Manchester Stories and Tips

After Dinner Conversation - Methodology and Mints

Two months in, and it was time to take stock of my quest. What were the rules Paul and I were setting ourselves? Why were we doing it? And did we have a hope in hell of accomplishing it?

THE RULES

In terms of duration I'm inclined to be lenient. I would like to try to get through all 80 within a year. However, it must be noted that the first two actually took place at the very end of December 2008. Really, I think the timeframe should be defined as 'a year(-ish)'. As long as we make an effort to keep the quest moving along, and try to aim to finish by the end of 2009 I don't think it matters that much if circumstances force us to roll over into 2010.

Location-wise we were limited to Greater Manchester. Anything outside the conurbation would not count. Which proved to be a shame; during February I made a trip down to London (where I ate Turkish, Japanese & Thai), and another to Birmingham (where I had Indian, Malaysian [again], and Italian). They do not count. Otherwise I would just go down to London all the time and eat my way around their much larger and much more diverse food scene. On my February trip I was shocked to see a conglomeration of seven-or-so Vietnamese restaurants, where Manchester would be lucky to have one. Someone mentioned a Burmese restaurant, and I'm pretty sure there isn't one of those in Manchester. And I had eaten at a Peruvian restaurant on my previous London trip at the end of 2008; again, no Peruvians in Manchester. Yet...

Okay then, so what counts as a 'national cuisine'? Just looking on Wikipedia was enough to make my head spin. Do you know how many countries there are in the world? No? Neither does the UN. Would the UK count as one nation, or could the four separate countries of England, Scotland, Wales and Northern Ireland count as four? What would we do for China - as a friend pointed out, Cantonese cuisine is very different from Szechuan, which is very different from Hunan. Essentially these are my rules, and I see fit to change them at any time, but really, if I'm saying an area is a country, then a country it is. So 'Chinese' would be one country (though 'Tibetan' could be another one). Palestine is not really a fully-functioning member state, but I would class it as a country, whereas I would not Northern Cyprus. The Order Of The Knights Of Saint John Of Malta has diplomatic recognition from more nations than Northern Cyprus, and even owns extra-territorial rights in places than Rome, but I wouldn't count that as a country either. This silly little new year's resolution has the danger of getting political, depending on what I preceive to be a country or not...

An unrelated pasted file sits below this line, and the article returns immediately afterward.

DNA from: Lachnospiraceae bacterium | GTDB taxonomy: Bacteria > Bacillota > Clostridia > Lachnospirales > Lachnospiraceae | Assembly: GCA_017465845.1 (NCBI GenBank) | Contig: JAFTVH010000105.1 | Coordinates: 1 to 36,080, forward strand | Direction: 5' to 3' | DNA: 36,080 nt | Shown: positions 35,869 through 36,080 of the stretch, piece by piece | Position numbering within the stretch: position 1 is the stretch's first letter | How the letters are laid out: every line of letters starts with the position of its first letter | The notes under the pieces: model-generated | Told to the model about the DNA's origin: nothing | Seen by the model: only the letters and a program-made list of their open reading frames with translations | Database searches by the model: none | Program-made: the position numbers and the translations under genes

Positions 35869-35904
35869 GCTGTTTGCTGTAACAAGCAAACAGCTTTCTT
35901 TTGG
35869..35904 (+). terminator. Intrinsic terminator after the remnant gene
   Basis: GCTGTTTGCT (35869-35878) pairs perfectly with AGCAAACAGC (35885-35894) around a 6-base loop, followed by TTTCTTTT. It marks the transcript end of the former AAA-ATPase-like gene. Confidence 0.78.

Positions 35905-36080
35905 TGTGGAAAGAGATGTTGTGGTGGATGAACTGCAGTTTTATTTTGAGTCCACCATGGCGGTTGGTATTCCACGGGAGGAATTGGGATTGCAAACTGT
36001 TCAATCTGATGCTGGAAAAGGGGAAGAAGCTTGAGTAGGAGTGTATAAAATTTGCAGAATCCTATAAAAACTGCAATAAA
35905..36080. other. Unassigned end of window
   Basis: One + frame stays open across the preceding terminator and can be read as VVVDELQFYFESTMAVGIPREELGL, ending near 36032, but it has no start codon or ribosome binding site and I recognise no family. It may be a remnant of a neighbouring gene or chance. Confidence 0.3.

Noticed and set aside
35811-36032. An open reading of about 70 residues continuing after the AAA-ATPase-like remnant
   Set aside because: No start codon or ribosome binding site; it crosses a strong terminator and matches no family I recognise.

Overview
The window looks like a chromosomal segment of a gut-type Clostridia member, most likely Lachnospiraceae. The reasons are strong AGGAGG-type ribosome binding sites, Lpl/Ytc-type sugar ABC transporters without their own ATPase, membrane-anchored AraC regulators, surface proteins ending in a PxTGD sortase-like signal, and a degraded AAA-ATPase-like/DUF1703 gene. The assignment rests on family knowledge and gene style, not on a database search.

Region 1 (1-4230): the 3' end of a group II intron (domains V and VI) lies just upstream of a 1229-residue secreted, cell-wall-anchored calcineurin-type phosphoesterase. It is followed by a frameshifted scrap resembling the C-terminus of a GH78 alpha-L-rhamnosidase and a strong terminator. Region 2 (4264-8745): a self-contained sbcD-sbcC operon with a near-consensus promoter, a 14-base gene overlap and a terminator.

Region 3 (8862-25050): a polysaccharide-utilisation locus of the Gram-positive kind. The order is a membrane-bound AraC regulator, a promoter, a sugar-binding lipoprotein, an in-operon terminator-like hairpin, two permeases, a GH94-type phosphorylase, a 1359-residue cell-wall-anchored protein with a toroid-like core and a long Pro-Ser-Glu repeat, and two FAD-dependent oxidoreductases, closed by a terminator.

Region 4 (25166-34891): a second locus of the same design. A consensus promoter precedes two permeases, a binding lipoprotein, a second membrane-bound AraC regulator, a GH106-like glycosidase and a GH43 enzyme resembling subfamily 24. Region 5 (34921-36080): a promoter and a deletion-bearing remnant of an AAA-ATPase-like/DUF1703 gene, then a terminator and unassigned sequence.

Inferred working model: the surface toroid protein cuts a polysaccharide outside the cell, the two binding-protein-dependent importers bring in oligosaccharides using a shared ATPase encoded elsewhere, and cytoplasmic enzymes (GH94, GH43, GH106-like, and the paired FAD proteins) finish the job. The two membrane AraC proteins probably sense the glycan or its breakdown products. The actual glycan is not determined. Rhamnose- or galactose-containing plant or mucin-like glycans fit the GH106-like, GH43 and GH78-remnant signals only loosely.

WHY?

To begin with I had two motivations. Firstly to increase my knowledge of the world and its cuisines. Secondly, to increase my knowledge of what Manchester has to offer. However, a third motivation has arisen - to do my bit to keep the restaurant scene in business. The recession has started to bite, and it has already claimed some scalps I was counting on - Che in Piccadilly (Cuban), Martin's Swiss Bakers (Switzerland), King Cobra in Rusholme, even Le Petit Blanc (French). There is a bit of enlightened self-interest going on here - try to keep the restaurants going through the lean years so they will still be here when the economy picks up again. It's not really the best time financially for me to be committing to eating out once or twice a week, but I encourage people out there to make an effort to keep eating out.

IS IT POSSIBLE?

Erm. Probably not. While Manchester is pretty multi-cultural and multi-ethnic it is no London or New York. Having had a search on the internet I could only come up with a list of 50 possibles (and that included King Cobra). We're going to have to play it smart and keep our eyes open. And - if it really comes down to it - cheat...

Anyway, the journey continues here.

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